The seemingly endless continuity of rain storms splashing down upon an already waterlogged California brought more than just much needed water. With the welcomed return of the famous west coast sunshine bloomed a great wonderful desert of wildflowers. In fact, the news spread far and wide, and even to the front page of the New York Times, and soon enough the crowds swarmed the small desert community and Facebook flooded with even more selfies.
I've long known that the desert would bloom every spring, and yet I had only ever hiked during the winter and much less intelligently during the summer. This year's overly superb abundance of flowers was just the motivation I needed to make a first spring trip.
Once beyond the limits of the greater metropolis, the morning was silent and even darker than the night. Fewer and fewer cars emerged from dusty lanes and frozen fields and soon it was just the fence posts and white street lines to lead the way. Gradated light peered over the mountains and through the fog bringing context to the still surroundings. I remembered the road; there were just a few more turns and curves around rocky bends before the pass would expand into a desert.
For those of you not yet acquainted with Borrego Springs, it is a small quaint community of a bank, hotel, grocery store, a few local businesses, farmland and houses bordered by the much larger Anza-Borrego Desert State Park. With the recent and successful advertising, the town seemed temporarily burgeoned with popup tents of opportunistic sellers. I was excited, and couldn't wait to get outside and start the search for some picturesque landscapes. And somehow, unsurprisingly enough, I hopped out of the car and found myself looking for birds.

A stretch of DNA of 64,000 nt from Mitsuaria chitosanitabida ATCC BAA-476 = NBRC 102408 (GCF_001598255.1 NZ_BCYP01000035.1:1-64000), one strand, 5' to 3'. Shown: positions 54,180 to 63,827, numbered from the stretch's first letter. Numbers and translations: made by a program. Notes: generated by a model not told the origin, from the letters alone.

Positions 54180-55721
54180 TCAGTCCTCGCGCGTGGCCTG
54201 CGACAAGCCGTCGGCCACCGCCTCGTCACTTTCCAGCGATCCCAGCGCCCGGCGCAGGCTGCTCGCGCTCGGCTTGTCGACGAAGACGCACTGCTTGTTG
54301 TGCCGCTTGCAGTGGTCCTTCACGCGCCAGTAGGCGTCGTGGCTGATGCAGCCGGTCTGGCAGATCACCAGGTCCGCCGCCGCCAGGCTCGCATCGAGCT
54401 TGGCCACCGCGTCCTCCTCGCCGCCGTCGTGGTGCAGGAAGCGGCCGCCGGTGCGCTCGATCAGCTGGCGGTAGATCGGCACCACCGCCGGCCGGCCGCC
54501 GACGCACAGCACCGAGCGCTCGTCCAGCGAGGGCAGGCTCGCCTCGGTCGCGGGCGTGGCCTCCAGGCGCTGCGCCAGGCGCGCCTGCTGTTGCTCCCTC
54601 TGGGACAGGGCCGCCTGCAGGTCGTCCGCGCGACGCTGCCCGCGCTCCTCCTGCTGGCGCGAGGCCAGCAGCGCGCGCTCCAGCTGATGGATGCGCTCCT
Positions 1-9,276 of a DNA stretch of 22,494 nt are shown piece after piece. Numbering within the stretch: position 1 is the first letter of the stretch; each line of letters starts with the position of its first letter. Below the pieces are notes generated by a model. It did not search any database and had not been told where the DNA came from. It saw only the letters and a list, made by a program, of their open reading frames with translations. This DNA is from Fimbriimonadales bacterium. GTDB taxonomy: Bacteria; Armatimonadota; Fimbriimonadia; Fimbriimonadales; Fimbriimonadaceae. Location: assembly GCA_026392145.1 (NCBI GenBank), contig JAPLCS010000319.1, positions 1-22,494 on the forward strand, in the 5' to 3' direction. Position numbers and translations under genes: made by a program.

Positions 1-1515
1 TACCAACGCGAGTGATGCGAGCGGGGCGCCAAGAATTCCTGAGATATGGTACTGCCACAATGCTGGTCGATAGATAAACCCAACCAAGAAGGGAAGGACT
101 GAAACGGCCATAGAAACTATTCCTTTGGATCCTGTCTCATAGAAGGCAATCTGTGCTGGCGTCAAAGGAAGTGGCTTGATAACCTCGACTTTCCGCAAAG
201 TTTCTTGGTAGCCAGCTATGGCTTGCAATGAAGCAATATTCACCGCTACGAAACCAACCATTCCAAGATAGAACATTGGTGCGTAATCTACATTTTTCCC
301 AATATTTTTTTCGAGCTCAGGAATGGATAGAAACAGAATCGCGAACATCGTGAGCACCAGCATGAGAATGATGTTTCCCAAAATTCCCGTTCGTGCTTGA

Warbling vireos, white-winged doves, white-crowned sparrows, black-throated gray warblers, orange-crowned warblers and so many more birds gathered by the flowering plants and small oases as I attempt to photograph in the absence of my actual photography equipment; at least I can add a few more birds to the list.
More importantly, I saw flowers! Everything seemed to have some sort of flower: the cacti, other cacti, random shrubs and ground cover. Unlike for birds, this ambiguity simply illustrates a current lack of in-depth understanding of the local flora.
And lastly, the landscape as a whole was vivid and lively, with animals and insects actively enjoying the new abundance of food. If you're in the area, I hope you find the opportunity to go hiking and enjoy spring!